OH NO IT’S TUESDAY


Worst day ever, except for Thursday, which is worser. It’s just labs and classes and meetings all day long until the evening, when I get to drag myself home and spend a few hours grading.

To add a little flaming physical pain to the whole long process, my Achilles tendinitis has chosen to flare up again. For those of you who are blessed with ignorance, this is an inflammation of the Achilles tendon which sets my leg on fire and makes every step an agony, a lance driven up through my calf by a savage demon. I can sort of keep it under control if I don’t stand on it, and especially if I don’t walk on it, but even then it’s going to send sporadic spasm of intense burning pain to remind me that I’m not allowed to even sleep. Which means I’m on the edge of exhaustion right now.

Then, of course, to do my job on Tuesday, I have to go stand and lecture for an hour and a half, and then spend a few hours limping around a student lab. I’m thinking I might be able to perch on one of those wheelie office chairs to minimize ankle motion, but still — I’m going to need to be wrung out like a rag at the end of the day, and there might be some occasional shrieking.

This will go on for a few more days, I expect, and there’s nothing I can do but take pain-killers and anti-inflammatories, which go really well with — what am I talking about this week? — oh, yes, cancer and apoptosis pathways. Good thing I don’t need a fully functioning brain to do that.

Comments

  1. brightmoon says

    tendinitis is common in dancers and other athletes. See if you can get a doctor who treats athletes or maybe ask a dancer how they manage it ( there are plenty on YouTube who do beginning exercises designed to prevent injury)

  2. birgerjohansson says

    Hugs, if you want them.
    When you are done with the work, you need to rest with a poodle or a couple of cats in your lap.

  3. Snarki, child of Loki says

    Lecture sitting down, with a graphics tablet and computer projector.

    Why are you still stuck in the late 20th century (whiteboards), or the neolithic (slate+chalk)?

  4. says

    A suggestion, if it’s welcome:

    If you have to stay vertical (lecturing, etc.) and want to keep the weight off, get a padded stool with castors and adjustable height. Kneeling the injured leg on it lets you stand, and the castors allow it to move easily.

    Then all you have to worry about is inconsiderate and unthinking jerks banging into your foot from behind.

  5. says

    I just finished my lecture. It is in modern, recently updated room with computers and cameras and all that cool stuff which is normally great…except that if I sit down, I disappear behind a wall of tech. So I have to stand up, and also, while this room is configured as what they call a “zoom room” for equal facility in in-person and remote teaching, the administration told me I must teach in-person. Why? I don’t know. I think they’re trying to meet a quota so they can brag about X% of their classes being taught in-person to other administrators at other universities who similarly don’t give a flying fuck about the well-being of their faculty or students.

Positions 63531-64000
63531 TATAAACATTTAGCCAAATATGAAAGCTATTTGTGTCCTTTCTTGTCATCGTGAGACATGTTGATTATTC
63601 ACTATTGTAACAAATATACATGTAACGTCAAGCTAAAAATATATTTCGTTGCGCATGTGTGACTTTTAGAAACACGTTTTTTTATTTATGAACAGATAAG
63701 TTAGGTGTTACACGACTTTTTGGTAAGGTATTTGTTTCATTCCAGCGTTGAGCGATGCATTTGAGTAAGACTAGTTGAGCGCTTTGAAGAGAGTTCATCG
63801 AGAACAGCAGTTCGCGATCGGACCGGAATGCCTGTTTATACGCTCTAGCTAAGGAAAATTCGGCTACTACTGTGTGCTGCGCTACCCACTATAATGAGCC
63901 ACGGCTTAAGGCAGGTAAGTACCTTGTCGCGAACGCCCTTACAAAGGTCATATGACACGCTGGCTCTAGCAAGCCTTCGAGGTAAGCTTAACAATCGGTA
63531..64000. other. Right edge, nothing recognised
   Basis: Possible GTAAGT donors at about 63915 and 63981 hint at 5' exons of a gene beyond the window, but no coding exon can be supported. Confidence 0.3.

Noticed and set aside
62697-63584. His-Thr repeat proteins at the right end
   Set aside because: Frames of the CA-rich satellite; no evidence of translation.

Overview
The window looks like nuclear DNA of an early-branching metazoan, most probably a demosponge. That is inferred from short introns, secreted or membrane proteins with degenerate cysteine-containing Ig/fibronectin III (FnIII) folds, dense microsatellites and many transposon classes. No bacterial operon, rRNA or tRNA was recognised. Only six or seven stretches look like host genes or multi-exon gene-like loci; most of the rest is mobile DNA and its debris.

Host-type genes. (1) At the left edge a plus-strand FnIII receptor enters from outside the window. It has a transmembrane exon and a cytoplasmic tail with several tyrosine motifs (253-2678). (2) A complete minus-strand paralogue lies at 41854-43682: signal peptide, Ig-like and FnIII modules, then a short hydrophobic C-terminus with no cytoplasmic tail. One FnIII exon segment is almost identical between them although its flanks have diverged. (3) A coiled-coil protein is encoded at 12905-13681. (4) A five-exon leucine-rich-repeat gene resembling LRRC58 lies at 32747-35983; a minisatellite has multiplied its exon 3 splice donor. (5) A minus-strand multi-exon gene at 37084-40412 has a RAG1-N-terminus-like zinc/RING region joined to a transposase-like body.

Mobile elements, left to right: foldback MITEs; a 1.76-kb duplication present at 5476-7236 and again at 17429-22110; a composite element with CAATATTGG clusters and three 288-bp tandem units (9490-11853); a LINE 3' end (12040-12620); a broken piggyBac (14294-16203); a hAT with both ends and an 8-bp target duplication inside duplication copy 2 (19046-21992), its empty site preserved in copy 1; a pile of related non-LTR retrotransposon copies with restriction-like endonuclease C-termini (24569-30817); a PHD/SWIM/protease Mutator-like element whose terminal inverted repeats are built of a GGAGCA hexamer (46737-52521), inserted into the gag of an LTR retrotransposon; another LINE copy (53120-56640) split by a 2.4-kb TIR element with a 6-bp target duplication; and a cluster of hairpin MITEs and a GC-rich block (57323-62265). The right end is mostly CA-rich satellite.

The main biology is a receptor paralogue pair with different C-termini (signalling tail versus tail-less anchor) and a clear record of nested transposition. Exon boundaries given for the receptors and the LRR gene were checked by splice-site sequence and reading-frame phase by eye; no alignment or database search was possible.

The lab I’ll be diving into shortly has to be taught in-person, I can understand that. But there at least I’m planning on doing everything from an office chair on wheels, so maybe I won’t die.

    Unlike now. I managed to lurch to my office for a brief break, now sitting here all pale-faced and moaning, waiting for the throbbing to stop.

  6. says

    Have you considered inacupuncture? Just get some needles and poke away. It might work! Or there’s always hydroxycookiequine. This is how medicine is done nowadays: just ram, jam, and swallow stuff and “do your own research.”

  7. captainjack says

    I have plantar fasciitis and find that cold packs give some pain relief. Cheap and easy. Worth a try.

  8. birgerjohansson says

    Having suffered a fracture in my leg a year ago, I will praise the benefit of crutches.
    Standing upright -not that easy. Maybe you could do like FDR when he wanted to hide the polio damage and just hold on to a support, having one functioning leg makes it somewhat easier.
    If you can borrow a wheelchair somewhere you can take the weight off the legs at least temporarily.
    If the pain even prevents sleep, you should stay at home and recover, lecturing from home. Fuck the eejits.

  9. says

    I have done physio many times for various muscle injuries (lower back, knees, ankle, shoulder and neck) and using a TENS unit in the right spots always helps relieve the muscles to the point where I can function close to normally faster than if I use just over the counter pain meds.

    You can pick one up for 30-60 bucks on amazon or other sites and try it out instead of spending a ton going to physio. This link shows where to put them for pain relief for the achilles tendon. https://www.tensmachineinfo.com.au/achilles-tendon

  10. Snarki, child of Loki says

    One of the great things about having a crutch, is that you get to bash annoying people with it, and no one will blame you for it.

  11. oberon says

    Ouch!! I feel your pain PZ.
    I get the same, and it’s been going on so long that I have bone spurs on my heel at the tendon insertion point :(

  12. Derek Lactin jon says

    Maybe you should get a walking cast. It’s like the Blade runner’s blade but wraps around the bottom of your foot and will take the strain off the tendon.

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